At the 26th United Nations Climate Change Conference (COP26), the United States Agency for International Development (USAID) and the African Union Commission (AUC) decided to join forces to fight climate change in Africa. This partnership is reflected in the establishment of a mechanism called "Comprehensive Africa Climate Change Initiative" (CACCI). Its role will be to help African countries adapt and strengthen their resilience to the effects of climate change.
It is a new breath of fresh air for achieving the goals of the Paris Climate Agreement in Africa. The Comprehensive Africa Climate Change Initiative (Cacci) was announced on November 8th, 2021, during the 26th United Nations Climate Change Conference of the Parties (COP26) in Glasgow, Scotland. “CACCI’s role will be to help the 54 countries on the continent that have ratified the Paris Agreement to adapt and build resilience to the effects of climate change. The initiative will be involved in the development of their nationally determined contributions (NDCs) and national adaptation plans (NAPs) in line with their commitments to reduce emissions and adapt to climate change,” says Samantha Power, administrator of the U.S. Agency for International Development (USAID).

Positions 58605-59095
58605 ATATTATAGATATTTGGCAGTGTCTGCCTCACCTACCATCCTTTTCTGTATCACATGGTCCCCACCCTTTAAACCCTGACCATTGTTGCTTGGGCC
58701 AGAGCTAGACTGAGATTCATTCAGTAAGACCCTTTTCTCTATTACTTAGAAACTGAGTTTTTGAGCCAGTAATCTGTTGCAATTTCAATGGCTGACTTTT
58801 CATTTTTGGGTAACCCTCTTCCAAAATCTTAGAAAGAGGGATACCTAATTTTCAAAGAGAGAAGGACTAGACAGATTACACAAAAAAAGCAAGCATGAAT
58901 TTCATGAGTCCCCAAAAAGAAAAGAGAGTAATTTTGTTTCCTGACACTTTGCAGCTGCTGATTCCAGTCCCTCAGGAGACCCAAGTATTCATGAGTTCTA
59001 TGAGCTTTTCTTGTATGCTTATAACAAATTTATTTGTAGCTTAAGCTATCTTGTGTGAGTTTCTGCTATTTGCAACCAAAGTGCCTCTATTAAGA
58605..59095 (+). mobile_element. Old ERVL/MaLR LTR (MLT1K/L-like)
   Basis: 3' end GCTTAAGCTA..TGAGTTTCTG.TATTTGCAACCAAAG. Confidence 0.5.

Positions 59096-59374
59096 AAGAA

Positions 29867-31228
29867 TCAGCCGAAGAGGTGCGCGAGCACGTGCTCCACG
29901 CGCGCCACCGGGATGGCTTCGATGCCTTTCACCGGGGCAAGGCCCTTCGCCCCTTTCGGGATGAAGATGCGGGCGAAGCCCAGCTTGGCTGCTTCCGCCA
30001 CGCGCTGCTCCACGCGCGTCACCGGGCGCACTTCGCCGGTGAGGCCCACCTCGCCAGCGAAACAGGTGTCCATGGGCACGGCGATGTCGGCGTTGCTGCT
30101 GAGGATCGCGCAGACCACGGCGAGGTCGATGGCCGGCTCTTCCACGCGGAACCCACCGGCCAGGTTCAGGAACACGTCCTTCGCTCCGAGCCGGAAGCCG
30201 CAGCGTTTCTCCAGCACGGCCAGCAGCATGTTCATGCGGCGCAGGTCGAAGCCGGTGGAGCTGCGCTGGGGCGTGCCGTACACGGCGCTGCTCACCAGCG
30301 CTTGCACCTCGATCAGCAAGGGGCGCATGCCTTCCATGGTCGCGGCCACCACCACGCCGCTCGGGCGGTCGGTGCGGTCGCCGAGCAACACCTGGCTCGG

Cacci will build local and regional capacity and institutional infrastructure for climate adaptation. It will develop an Africa-wide accountability platform that will feed into the debate on climate change mitigation and adaptation, not only at the continental level, but also at the global level.
Cacci will be coordinated by USAID in partnership with the African Union Commission (AUC). This initiative is part of the “Global Climate Ambition” launched by the U.S. government during the Climate Leaders’ Summit. It aims to support U.S. partner countries in building resilience to climate change.
Africa, the world’s least polluting continent (2-3% of CO2 emissions), is the most vulnerable to the effects of climate change. The Economic Commission for Africa (ECA) states in a report published in March 2021 that climate change will have a negative impact on the economies of African countries. The overall gross domestic product (GDP) will fall by 15% by 2030, due to climate disasters and expenses related to climate change adaptation efforts.